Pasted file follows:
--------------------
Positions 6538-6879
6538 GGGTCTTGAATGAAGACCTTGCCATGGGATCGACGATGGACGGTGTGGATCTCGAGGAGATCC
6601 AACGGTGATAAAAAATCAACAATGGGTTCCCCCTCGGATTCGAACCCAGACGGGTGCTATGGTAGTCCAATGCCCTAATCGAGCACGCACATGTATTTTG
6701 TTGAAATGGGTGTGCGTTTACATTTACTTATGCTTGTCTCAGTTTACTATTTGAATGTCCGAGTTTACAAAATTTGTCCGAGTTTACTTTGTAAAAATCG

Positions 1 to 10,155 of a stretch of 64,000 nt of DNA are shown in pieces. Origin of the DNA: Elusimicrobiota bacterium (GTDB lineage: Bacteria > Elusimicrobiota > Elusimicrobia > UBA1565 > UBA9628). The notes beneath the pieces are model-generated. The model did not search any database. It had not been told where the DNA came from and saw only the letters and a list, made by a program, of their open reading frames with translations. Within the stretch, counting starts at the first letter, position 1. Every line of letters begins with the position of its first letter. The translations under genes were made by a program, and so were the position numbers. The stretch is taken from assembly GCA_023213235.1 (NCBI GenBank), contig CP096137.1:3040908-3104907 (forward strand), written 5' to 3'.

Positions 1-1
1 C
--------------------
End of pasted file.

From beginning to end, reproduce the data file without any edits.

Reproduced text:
Positions 6538-6879
6538 GGGTCTTGAATGAAGACCTTGCCATGGGATCGACGATGGACGGTGTGGATCTCGAGGAGATCC
6601 AACGGTGATAAAAAATCAACAATGGGTTCCCCCTCGGATTCGAACCCAGACGGGTGCTATGGTAGTCCAATGCCCTAATCGAGCACGCACATGTATTTTG
6701 TTGAAATGGGTGTGCGTTTACATTTACTTATGCTTGTCTCAGTTTACTATTTGAATGTCCGAGTTTACAAAATTTGTCCGAGTTTACTTTGTAAAAATCG

Positions 1 to 10,155 of a stretch of 64,000 nt of DNA are shown in pieces. Origin of the DNA: Elusimicrobiota bacterium (GTDB lineage: Bacteria > Elusimicrobiota > Elusimicrobia > UBA1565 > UBA9628). The notes beneath the pieces are model-generated. The model did not search any database. It had not been told where the DNA came from and saw only the letters and a list, made by a program, of their open reading frames with translations. Within the stretch, counting starts at the first letter, position 1. Every line of letters begins with the position of its first letter. The translations under genes were made by a program, and so were the position numbers. The stretch is taken from assembly GCA_023213235.1 (NCBI GenBank), contig CP096137.1:3040908-3104907 (forward strand), written 5' to 3'.

Positions 1-1
1 C